New law affecting residency rights
A new immigration law is to be debated, with changes expected to come into force later in 2023.
Its key proposals include:
- A new kind of residency card for sectors with staff shortages (so-called métiers en tension). For example, it has been revealed this week that there will be a new carte de séjour for healthcare workers, including doctors, dentists, midwives and pharmacists. A full list of the jobs affected is to be published in January;
- That people applying for multi-year residency cards – for example, workers and self-employed people – must pass a basic language test and not just agree to language lessons if their French is inadequate, as now;
- People issued with orders to leave France, Obligations de quitter la France (OQTFs), would be put on a ‘wanted’ list, to ensure they do leave and that their benefits are stopped;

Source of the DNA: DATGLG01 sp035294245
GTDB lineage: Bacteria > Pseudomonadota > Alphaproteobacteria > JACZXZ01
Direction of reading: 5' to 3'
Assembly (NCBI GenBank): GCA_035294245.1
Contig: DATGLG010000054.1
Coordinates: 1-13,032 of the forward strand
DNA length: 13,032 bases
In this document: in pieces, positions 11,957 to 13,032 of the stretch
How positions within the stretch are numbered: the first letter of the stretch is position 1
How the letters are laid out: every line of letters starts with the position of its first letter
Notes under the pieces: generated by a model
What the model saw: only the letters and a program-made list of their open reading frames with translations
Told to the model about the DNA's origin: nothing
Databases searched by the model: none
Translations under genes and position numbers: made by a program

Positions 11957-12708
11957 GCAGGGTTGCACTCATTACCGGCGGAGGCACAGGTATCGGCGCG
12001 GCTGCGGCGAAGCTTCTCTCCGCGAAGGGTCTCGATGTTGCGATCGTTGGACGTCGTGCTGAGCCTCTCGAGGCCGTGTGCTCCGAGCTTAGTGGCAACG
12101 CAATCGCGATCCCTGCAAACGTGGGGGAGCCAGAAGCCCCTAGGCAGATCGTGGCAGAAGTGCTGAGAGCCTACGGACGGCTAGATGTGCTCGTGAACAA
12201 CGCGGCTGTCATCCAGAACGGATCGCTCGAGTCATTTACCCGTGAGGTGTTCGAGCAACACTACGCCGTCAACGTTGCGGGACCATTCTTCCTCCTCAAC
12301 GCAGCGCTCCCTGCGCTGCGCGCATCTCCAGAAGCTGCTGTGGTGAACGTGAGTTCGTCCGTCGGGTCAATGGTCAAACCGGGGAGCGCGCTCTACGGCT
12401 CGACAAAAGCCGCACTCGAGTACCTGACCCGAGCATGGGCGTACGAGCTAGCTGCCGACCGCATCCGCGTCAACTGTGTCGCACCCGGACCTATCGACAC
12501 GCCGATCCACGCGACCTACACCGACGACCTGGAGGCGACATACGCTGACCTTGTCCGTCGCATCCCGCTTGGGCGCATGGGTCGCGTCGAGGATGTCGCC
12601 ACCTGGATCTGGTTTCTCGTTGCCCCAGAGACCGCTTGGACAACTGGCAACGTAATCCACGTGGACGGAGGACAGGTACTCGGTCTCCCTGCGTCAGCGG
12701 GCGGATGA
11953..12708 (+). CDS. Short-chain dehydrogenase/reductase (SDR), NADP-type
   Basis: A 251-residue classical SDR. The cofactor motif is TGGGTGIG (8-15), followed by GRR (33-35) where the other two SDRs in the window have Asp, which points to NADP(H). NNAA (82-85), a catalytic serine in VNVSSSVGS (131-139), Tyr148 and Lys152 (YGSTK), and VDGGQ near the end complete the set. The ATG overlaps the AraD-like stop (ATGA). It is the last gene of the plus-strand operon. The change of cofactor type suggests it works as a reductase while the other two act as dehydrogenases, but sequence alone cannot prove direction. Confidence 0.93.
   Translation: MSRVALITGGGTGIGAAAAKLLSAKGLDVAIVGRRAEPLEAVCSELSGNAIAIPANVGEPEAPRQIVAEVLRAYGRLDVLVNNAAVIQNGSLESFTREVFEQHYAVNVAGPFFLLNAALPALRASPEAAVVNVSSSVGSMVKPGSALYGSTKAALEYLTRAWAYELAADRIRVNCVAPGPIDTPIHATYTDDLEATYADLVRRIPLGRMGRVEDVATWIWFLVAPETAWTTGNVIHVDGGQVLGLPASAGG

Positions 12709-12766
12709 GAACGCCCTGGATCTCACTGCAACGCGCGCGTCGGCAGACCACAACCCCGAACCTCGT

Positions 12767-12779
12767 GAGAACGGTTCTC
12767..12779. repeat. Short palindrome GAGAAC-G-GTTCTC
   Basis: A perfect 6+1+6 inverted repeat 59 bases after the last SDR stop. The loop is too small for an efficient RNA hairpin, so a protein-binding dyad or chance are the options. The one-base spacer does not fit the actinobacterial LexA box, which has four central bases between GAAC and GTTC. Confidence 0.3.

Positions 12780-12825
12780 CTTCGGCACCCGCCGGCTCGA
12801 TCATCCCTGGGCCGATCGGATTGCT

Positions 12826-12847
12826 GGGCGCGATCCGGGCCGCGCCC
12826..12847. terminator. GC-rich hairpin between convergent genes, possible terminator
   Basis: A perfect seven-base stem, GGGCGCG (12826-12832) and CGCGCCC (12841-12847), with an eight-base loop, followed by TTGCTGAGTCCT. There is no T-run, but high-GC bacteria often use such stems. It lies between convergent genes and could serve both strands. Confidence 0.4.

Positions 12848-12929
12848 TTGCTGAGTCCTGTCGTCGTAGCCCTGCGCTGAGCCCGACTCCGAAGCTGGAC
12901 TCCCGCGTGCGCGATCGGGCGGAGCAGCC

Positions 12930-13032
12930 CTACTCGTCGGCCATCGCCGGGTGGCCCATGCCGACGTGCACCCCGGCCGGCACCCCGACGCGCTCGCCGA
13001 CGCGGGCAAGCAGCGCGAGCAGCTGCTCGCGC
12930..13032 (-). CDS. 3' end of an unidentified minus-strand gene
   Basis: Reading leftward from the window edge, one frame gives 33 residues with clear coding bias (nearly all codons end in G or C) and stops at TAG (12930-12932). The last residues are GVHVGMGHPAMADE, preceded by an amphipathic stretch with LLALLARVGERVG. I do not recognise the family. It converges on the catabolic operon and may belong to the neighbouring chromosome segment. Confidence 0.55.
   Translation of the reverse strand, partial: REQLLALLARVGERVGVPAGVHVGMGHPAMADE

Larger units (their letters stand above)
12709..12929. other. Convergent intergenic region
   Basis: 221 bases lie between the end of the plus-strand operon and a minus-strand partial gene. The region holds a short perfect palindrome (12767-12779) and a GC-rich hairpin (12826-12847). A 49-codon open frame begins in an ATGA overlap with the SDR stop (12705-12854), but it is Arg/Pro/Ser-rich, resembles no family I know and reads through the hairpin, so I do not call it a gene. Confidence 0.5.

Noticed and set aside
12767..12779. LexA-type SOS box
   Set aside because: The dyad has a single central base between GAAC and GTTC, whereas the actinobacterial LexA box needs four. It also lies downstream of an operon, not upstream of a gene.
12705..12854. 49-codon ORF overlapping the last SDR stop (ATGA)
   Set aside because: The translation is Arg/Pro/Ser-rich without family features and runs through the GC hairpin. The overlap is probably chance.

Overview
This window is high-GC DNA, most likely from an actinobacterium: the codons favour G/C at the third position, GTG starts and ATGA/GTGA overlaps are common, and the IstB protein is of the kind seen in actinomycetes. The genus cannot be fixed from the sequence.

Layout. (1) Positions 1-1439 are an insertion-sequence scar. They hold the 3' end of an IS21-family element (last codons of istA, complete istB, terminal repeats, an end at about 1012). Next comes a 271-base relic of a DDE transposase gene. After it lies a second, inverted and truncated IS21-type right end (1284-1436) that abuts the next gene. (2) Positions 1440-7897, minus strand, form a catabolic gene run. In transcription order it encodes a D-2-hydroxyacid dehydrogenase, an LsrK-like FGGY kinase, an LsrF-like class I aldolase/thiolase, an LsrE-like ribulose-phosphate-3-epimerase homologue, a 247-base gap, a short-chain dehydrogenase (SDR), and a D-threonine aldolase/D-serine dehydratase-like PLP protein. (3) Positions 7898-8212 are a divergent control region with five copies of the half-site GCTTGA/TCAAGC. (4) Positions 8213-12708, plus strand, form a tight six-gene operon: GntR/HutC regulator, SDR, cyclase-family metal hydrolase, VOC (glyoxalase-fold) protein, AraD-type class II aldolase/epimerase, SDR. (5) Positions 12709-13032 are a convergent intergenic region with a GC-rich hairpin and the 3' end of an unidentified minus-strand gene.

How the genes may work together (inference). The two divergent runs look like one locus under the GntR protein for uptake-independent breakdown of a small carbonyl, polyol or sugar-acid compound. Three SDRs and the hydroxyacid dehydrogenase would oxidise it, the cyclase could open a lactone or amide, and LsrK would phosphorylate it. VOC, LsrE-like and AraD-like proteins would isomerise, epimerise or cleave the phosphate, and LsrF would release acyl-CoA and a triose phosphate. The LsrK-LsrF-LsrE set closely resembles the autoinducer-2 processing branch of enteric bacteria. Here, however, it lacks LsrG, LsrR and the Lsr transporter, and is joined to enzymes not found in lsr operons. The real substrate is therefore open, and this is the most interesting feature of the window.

- Law-abiding people already working in in-demand sectors will not be asked to leave France even if they are undocumented;
- A pledge to simplify renewal of residency rights for law-abiding resident foreigners.
EU voting rights for British citizens
Alice Bouilliez of the EU Britizens association is awaiting a new ruling from the European Court of Justice in Luxembourg in her ongoing battle to prove that it was wrong for Britons in the EU to have had EU citizenship rights removed.
Her latest challenge, supported pro bono by lawyers Julien Fouchet and Jean-Noël Caubet-Hilloutou, focuses on loss of EU election votes.
Votes-for-life for Britons abroad
Secondary legislation is to be prepared in the UK to allow Britons to regain voting rights lost after more than 15 years abroad.
A minister said last year that “legislation will be implemented to facilitate registration of electors from autumn 2023”.
The British in Europe campaign group is once again active, pushing for this and better voting methods.